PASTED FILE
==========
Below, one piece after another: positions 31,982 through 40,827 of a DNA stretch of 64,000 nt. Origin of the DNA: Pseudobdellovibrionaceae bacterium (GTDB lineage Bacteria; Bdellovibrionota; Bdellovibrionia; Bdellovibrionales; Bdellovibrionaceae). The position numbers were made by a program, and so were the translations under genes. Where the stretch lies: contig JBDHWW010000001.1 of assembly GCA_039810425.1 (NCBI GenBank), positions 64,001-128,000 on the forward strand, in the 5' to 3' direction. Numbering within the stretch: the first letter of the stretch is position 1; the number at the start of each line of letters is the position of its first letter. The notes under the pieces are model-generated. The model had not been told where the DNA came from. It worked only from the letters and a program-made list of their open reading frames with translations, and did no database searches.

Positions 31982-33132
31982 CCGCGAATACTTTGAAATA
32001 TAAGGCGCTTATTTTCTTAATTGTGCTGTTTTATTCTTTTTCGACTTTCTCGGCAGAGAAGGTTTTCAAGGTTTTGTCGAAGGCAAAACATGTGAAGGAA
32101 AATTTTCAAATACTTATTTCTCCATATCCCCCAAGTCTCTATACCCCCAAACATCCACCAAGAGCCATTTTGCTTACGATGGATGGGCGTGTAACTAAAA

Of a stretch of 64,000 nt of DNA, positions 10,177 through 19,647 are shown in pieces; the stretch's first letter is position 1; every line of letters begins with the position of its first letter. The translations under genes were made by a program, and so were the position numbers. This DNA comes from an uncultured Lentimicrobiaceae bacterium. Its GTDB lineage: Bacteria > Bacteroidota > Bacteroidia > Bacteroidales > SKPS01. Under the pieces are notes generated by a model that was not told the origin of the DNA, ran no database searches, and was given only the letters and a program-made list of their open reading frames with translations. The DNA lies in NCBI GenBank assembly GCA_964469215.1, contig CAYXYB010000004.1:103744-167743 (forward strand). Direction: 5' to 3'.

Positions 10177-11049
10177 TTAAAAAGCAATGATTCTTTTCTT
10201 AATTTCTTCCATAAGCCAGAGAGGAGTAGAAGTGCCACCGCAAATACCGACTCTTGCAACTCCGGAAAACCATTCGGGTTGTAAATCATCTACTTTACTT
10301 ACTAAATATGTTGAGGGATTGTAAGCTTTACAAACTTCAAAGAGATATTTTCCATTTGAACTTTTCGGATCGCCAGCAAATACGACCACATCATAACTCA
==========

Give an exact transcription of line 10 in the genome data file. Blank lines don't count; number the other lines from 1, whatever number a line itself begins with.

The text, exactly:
10301 ACTAAATATGTTGAGGGATTGTAAGCTTTACAAACTTCAAAGAGATATTTTCCATTTGAACTTTTCGGATCGCCAGCAAATACGACCACATCATAACTCA